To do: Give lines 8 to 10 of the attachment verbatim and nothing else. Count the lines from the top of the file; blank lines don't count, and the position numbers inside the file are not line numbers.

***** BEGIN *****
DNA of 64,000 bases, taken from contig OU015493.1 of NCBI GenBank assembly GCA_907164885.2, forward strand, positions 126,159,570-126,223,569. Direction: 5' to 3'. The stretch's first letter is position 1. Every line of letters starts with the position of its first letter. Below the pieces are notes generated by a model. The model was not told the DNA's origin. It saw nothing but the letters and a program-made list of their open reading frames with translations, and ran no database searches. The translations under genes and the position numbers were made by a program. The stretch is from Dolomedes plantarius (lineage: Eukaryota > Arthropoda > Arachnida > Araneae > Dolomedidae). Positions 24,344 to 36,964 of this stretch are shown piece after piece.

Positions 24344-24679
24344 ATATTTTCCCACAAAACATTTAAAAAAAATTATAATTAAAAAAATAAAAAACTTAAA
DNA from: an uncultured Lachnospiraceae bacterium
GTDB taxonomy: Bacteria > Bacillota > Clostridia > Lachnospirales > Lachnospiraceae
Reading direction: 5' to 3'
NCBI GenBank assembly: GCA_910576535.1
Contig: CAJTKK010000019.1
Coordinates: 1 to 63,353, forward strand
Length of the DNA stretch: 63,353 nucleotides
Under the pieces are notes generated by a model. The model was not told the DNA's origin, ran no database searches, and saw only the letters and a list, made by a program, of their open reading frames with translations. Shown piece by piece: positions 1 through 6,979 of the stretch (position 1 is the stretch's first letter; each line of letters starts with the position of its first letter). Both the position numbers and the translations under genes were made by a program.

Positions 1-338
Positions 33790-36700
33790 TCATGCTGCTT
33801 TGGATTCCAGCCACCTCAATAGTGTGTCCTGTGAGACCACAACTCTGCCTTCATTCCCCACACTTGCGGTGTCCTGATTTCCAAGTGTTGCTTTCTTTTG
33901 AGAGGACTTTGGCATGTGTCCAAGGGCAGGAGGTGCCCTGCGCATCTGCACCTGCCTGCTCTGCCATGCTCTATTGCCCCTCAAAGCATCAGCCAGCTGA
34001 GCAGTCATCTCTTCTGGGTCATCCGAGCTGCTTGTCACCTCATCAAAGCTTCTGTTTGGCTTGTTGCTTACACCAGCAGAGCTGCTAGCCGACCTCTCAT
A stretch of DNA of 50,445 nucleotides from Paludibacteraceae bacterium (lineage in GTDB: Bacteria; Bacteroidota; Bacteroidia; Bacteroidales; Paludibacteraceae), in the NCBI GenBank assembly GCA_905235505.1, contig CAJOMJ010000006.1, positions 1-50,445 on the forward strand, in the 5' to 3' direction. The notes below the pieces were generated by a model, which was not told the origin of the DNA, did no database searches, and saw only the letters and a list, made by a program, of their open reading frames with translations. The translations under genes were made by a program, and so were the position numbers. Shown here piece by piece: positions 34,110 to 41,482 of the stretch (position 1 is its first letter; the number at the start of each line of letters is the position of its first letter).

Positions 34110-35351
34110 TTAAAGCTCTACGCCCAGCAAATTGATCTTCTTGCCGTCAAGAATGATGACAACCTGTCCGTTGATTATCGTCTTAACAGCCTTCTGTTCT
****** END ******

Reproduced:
Contig: CAJTKK010000019.1
Coordinates: 1 to 63,353, forward strand
Length of the DNA stretch: 63,353 nucleotides